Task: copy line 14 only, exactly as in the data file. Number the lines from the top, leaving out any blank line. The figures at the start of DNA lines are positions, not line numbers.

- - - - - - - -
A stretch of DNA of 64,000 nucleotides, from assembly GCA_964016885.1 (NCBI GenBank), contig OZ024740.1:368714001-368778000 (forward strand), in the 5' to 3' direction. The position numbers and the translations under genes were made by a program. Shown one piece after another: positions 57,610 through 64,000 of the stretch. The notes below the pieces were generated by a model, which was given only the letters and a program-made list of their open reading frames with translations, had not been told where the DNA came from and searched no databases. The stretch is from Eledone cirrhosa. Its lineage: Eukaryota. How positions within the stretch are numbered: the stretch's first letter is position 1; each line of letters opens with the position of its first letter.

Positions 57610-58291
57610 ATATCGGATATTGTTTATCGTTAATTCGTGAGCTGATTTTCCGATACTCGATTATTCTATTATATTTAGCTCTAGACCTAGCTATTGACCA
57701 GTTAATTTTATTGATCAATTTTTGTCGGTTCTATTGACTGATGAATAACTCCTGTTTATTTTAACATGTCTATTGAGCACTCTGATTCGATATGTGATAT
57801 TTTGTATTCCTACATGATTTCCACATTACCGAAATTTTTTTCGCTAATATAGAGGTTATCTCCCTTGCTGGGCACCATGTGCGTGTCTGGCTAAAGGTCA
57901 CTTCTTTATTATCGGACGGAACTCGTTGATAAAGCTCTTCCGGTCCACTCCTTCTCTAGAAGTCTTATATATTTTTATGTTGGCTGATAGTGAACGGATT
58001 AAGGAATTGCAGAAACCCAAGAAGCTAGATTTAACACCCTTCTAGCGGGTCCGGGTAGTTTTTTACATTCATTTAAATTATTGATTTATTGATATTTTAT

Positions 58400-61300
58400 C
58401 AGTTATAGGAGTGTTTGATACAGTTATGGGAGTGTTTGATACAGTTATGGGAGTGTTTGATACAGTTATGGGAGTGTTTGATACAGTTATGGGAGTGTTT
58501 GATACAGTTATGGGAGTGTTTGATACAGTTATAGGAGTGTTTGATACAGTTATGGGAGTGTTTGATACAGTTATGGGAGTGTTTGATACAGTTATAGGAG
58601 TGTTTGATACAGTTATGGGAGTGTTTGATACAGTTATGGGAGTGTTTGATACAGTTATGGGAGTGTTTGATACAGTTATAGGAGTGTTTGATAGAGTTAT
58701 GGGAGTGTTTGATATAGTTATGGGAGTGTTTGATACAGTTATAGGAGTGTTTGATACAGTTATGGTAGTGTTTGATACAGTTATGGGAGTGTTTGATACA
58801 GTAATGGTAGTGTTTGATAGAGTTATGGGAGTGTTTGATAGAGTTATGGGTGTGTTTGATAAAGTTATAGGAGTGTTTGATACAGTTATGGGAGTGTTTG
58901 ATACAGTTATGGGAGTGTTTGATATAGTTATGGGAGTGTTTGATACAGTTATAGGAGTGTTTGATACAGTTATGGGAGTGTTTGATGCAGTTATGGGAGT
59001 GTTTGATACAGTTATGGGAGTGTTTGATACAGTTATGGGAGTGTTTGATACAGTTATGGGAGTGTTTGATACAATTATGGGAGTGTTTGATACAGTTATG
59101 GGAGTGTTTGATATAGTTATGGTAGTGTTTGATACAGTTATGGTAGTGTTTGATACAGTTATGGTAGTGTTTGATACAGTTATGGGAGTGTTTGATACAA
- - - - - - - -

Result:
58801 GTAATGGTAGTGTTTGATAGAGTTATGGGAGTGTTTGATAGAGTTATGGGTGTGTTTGATAAAGTTATAGGAGTGTTTGATACAGTTATGGGAGTGTTTG